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Evaluating interactive television models for young children

Hynd, A.R., Broderick, P. and Innes, J.M. (2007) Evaluating interactive television models for young children. In: Australasian Social Psychologists 36th Annual Conference, 13-15 April 2007, Brisbane, Queensland, Australia


Interactive media allow the viewer to alter program content on-line. Such media may benefit young children, but there has been little research. Using existing programs, we examined the attention, comprehension, and enjoyment of 4 and 5 year olds with 4 models of interactive compared with non-interactive TV. Choices were made with the remote control, either; 1) participating with program activities, 2) repeating or 3) customising content, or 4) making narrative choices. Interactivity, per se, was not beneficial. Specific models were associated with benefits; participation and repetition resulted in higher comprehension. Customised content had no impact. Manipulation of narrative disrupted comprehension and enjoyment. Successful interactivity builds upon the features of well-designed traditional children’s TV, namely opportunities for participation and content repetition. Implications for understanding the impact of changes in media technology will be considered.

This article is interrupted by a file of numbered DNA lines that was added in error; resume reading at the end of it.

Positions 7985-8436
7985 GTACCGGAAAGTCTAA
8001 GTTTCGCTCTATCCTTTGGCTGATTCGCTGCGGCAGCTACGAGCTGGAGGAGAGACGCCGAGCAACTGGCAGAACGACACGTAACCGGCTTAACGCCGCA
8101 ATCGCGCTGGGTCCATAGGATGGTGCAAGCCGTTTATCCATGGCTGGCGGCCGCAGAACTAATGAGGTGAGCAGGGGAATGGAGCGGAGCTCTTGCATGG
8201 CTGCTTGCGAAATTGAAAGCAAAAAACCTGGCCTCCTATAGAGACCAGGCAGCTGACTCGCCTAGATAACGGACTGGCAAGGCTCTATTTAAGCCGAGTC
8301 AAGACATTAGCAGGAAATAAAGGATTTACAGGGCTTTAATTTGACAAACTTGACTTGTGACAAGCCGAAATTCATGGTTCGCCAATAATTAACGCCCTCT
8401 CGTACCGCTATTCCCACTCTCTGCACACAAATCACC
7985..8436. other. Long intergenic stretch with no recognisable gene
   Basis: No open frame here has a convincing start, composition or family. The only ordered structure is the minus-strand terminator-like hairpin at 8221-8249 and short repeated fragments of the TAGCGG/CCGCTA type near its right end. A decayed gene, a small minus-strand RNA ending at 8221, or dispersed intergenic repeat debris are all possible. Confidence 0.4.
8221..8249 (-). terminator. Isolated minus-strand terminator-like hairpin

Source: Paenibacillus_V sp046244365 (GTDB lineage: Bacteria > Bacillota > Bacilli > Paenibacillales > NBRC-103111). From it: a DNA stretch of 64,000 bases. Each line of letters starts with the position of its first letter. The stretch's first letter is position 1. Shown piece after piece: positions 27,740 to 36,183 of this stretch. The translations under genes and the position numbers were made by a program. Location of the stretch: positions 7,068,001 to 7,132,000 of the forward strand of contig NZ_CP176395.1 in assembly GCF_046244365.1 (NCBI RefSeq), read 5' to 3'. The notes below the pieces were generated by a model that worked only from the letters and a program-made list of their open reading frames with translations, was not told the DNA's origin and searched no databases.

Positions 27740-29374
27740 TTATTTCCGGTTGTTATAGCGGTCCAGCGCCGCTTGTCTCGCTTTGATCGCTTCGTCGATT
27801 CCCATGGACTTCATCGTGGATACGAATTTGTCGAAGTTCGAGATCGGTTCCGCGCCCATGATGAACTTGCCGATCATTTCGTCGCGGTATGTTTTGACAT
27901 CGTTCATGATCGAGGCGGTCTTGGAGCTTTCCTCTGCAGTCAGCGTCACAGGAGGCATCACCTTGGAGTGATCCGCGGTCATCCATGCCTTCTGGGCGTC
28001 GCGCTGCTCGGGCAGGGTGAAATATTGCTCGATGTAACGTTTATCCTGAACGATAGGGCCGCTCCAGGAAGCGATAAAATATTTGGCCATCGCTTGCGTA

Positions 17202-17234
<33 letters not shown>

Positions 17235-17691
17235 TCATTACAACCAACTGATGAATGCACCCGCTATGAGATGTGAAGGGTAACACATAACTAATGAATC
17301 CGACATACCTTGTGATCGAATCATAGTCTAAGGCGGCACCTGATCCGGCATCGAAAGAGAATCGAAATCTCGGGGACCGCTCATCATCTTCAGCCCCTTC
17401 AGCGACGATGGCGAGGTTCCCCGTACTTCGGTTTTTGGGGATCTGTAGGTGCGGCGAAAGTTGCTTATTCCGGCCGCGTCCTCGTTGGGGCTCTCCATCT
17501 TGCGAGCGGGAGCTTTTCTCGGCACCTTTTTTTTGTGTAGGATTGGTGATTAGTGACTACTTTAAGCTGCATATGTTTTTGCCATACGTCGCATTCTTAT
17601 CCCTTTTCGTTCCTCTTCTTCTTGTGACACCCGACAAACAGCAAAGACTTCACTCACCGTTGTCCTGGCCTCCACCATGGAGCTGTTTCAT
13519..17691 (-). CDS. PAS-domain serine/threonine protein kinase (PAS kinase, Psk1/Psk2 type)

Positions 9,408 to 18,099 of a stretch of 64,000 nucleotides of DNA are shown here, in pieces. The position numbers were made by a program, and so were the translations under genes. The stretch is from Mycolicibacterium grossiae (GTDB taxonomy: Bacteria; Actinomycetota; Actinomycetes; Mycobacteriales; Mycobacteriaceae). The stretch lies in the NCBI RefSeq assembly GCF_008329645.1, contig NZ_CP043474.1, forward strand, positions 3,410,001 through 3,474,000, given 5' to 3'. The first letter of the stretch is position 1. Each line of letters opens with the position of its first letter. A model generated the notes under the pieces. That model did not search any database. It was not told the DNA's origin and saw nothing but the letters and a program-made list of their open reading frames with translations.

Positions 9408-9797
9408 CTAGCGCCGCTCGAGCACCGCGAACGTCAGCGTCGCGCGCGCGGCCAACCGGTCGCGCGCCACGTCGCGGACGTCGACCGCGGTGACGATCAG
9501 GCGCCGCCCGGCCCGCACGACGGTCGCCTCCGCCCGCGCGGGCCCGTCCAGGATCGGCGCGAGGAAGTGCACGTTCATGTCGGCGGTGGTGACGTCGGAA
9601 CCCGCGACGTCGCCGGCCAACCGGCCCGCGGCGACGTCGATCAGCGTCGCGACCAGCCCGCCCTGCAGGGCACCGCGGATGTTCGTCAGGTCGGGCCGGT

Item Type: Conference Paper
Murdoch Affiliation(s): School of Psychology
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